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st: Re: Fixed effects and stable variables: xtivreg or ivreg2?

From   "Rodrigo A. Alfaro" <>
To   <>
Subject   st: Re: Fixed effects and stable variables: xtivreg or ivreg2?
Date   Mon, 5 Jun 2006 01:29:27 -0400

Dear Jon,

(1) If your variable has some variation over time, then the within variation 
is small. As long as the within variation converges to a positive number, 
you can obtain a fixed-effects estimator for that variable. This estimator 
is consistent, but the standard error is huge. You can quickly see the 
sample within-variation using -xtsum-. I haven't seem the definition of 
highly stable that you provide, could you give me that reference?

I am not sure what you suggest with the autocorrelation value of that 
variable. If you have an autocorrelated variable [pretend AR1: x(i,t) = 
c(i)+r*x(i,t-1)+e(i,t)] the variance of x increase with r. So far, I haven't 
found a solution for a small time-variation variable, but it seems that FE 
are still good estimators.

(2) I reply your question with other: why you want to use instruments? Do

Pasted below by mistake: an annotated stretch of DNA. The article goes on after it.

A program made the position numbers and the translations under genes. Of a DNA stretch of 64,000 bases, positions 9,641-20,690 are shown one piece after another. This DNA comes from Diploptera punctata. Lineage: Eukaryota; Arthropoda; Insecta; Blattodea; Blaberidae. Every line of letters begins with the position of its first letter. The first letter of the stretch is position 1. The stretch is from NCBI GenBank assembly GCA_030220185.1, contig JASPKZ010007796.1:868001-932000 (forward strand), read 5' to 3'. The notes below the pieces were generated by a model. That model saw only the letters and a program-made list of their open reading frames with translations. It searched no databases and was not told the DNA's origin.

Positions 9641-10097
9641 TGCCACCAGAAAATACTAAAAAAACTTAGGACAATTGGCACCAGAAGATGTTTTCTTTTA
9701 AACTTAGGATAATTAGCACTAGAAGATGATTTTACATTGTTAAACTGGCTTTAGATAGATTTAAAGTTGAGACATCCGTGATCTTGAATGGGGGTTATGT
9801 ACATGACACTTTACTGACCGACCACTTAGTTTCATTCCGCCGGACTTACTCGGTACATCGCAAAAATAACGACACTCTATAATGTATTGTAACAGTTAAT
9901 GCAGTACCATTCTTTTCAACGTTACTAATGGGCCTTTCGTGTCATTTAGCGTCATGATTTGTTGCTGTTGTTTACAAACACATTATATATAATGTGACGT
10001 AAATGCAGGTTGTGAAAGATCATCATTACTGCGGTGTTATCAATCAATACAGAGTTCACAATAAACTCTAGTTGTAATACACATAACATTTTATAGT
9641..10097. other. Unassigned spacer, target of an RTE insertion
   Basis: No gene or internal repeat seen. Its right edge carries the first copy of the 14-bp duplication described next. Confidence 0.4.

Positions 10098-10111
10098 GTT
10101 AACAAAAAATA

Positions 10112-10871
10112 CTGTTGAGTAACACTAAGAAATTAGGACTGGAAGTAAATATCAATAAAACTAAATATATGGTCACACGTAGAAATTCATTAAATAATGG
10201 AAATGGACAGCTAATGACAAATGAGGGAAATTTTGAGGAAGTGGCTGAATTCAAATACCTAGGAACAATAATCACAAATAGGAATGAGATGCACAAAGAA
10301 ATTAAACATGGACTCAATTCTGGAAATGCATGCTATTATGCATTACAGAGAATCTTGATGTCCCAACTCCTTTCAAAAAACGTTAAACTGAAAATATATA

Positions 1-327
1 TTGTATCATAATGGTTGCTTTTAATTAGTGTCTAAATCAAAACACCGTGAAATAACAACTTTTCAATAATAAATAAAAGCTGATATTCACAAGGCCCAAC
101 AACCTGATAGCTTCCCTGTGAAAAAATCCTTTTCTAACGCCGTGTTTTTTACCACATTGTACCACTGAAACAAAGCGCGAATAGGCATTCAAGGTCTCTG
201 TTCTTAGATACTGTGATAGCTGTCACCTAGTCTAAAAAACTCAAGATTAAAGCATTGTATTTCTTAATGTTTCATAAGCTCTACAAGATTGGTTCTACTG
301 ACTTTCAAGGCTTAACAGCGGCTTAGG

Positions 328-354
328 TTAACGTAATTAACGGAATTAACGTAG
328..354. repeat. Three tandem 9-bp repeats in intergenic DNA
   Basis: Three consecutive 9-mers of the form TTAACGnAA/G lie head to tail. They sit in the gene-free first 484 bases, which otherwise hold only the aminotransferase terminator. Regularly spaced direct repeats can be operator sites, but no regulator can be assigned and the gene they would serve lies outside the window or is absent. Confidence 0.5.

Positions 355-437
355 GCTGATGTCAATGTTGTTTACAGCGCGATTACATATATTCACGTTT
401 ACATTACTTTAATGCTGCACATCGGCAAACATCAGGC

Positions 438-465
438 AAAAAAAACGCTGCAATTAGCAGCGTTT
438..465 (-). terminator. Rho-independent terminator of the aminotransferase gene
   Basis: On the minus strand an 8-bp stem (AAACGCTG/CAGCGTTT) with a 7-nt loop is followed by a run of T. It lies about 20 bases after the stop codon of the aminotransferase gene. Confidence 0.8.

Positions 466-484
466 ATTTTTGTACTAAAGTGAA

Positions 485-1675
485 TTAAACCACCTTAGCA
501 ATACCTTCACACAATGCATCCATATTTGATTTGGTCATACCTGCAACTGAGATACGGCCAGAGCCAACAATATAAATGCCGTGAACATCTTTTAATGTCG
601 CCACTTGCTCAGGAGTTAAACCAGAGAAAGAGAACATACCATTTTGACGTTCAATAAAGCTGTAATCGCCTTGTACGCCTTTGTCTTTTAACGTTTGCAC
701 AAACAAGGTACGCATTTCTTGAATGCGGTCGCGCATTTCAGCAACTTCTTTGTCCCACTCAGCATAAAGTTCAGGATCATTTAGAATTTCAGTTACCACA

you have another variable that is correlated with the error term? with FE 
you already drop the cross-sectional unobservable.


----- Original Message ----- 
From: "Jon O'Brien" <>
To: <>
Sent: Sunday, June 04, 2006 11:51 PM
Subject: st: Fixed effects and stable variables: xtivreg or ivreg2?

Hello Statalist members,

I tried this message 2x before and it didn't go through - hopefully 3rd
times a charm! I have 2 related questions. First question:

When using fixed effects, variables that are invariant over time will get
washed out by the firm/subject level fixed effect. I've read that variables
that are highly stable (i.e., show very little variation over time) may also
largely get washed out by the fixed effect. However, I cannot find any
references that provide guidelines for determining when a [key theoretical]
variable is "too stable" to be accurately estimated via fixed effects. For
example, if I have 10 years of annual data and a key variable is correlated
0.91 with it's lag, is that "too stable"?

Second, if a Hausman test suggests that random effects are inappropriate,
what might be a reasonable alternative to xtivreg with the fe option (note:
the stable variable is not the endogenous one)? Would ivreg2 with gmm and
cluster options be reasonable in this case ?

Thanks for any suggestions you can offer,

Jon O'Brien

Assistant Professor

University of Notre Dame
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